Jealousy is one of the driving forces in the Crucible. The characters often make rash decisions purely out of jealousy. In the book Abigail shows great envy toward Elizabeth, the wife of Proctor, because she is in love with Proctor. Abigail had previous intimate relations with Proctor, so she assumed that meant that he would be committed to her instead of Elizabeth. She shows just how jealous of Elizabeth she was when she said, "She is blackening my name in the village! She is telling lies about me! She is a cold, sniveling woman, and you bend to her! Let he turn you like a-(Miller, 150)". Here Abigail makes John doubt the integrity of his wife by calling her petty names. She resorts to such a childish tactic because of how jealous she is of Elizabeth.
Jealousy is also a large motivator in modern day life. On December 14, 2012 we saw a massive display of jealousy. On that day Adam Lanza killed 26 people in the Sandy Hook elementary school and one at his home, with a possible motive. It is believed that, "Adam Lanza hated his mother since he believed she loved her students at Sandy Hook more than him (Daily Mail, 2012)". Adam was motivated to kill all of these people because he was jealous of the affection that he felt they were getting from his mother. This scenario is related to the scene from the Crucible because they both showed how jealousy can drive people to be cruel. If the world was free of jealousy there would be a significant decrease in hate and cruelty.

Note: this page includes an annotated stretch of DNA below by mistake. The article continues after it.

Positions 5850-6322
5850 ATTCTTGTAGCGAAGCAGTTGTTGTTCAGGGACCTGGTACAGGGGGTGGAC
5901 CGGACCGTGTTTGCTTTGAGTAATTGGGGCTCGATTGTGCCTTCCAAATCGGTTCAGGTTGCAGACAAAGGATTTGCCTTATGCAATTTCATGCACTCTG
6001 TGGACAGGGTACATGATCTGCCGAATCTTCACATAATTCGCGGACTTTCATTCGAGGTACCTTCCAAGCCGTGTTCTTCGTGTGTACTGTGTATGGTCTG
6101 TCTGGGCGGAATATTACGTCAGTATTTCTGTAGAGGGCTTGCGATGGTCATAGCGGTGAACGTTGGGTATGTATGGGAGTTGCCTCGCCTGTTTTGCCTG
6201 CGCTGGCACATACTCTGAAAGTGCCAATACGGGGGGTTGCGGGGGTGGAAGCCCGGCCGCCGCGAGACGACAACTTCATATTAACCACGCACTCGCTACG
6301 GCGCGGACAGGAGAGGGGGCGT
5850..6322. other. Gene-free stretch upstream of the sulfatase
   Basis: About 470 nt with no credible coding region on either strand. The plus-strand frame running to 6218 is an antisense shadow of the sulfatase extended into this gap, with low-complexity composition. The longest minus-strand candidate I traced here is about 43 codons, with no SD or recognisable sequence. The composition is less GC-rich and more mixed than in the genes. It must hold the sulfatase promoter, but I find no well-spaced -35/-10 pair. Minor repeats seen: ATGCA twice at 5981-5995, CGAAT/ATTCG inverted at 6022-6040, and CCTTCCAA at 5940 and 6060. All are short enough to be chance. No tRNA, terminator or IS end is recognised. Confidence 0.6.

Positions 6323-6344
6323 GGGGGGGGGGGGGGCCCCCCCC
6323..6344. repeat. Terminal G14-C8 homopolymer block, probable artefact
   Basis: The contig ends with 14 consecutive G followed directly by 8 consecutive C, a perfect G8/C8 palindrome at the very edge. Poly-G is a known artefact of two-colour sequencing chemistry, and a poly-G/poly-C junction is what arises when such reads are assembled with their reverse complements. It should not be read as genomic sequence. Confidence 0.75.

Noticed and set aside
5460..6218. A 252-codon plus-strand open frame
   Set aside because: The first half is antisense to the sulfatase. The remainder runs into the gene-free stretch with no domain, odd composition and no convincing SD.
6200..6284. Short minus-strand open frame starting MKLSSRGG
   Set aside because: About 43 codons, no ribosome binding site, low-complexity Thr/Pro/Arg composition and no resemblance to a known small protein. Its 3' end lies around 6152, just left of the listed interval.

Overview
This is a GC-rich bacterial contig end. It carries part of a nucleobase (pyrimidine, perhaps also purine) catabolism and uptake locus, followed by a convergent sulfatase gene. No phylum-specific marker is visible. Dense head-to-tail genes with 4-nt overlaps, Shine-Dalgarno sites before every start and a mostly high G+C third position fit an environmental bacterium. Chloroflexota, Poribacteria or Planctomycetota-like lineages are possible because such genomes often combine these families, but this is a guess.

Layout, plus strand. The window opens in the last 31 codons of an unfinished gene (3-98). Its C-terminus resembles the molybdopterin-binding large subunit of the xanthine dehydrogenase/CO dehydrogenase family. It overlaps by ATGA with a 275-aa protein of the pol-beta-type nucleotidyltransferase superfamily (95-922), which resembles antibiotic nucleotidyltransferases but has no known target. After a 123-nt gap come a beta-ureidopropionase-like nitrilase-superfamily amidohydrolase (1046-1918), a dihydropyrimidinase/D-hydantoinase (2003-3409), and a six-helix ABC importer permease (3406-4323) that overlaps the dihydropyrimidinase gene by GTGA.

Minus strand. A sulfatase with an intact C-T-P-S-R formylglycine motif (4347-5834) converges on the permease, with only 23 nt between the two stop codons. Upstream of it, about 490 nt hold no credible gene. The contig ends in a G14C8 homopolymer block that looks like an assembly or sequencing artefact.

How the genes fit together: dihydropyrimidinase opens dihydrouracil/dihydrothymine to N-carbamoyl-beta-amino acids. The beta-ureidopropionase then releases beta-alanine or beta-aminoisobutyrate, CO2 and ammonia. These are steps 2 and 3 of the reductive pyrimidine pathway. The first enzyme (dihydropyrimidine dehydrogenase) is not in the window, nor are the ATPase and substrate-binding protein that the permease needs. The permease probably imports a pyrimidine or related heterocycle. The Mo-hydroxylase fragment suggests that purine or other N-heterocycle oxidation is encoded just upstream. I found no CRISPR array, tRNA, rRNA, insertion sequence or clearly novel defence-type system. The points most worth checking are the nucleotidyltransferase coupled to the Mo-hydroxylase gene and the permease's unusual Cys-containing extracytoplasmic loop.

Miller, Arthur. The Crucible: A Play in Four Acts. New York: Viking, 1953. Print.
Boyle, Louise. "Adam Lanza Hated His Mother He Shot Dead Because He Thought 'she Loved the Students at Sandy Hook More than Him'" Mail Online. Associated Newspapers, 2013. Web. 23 Nov. 2016.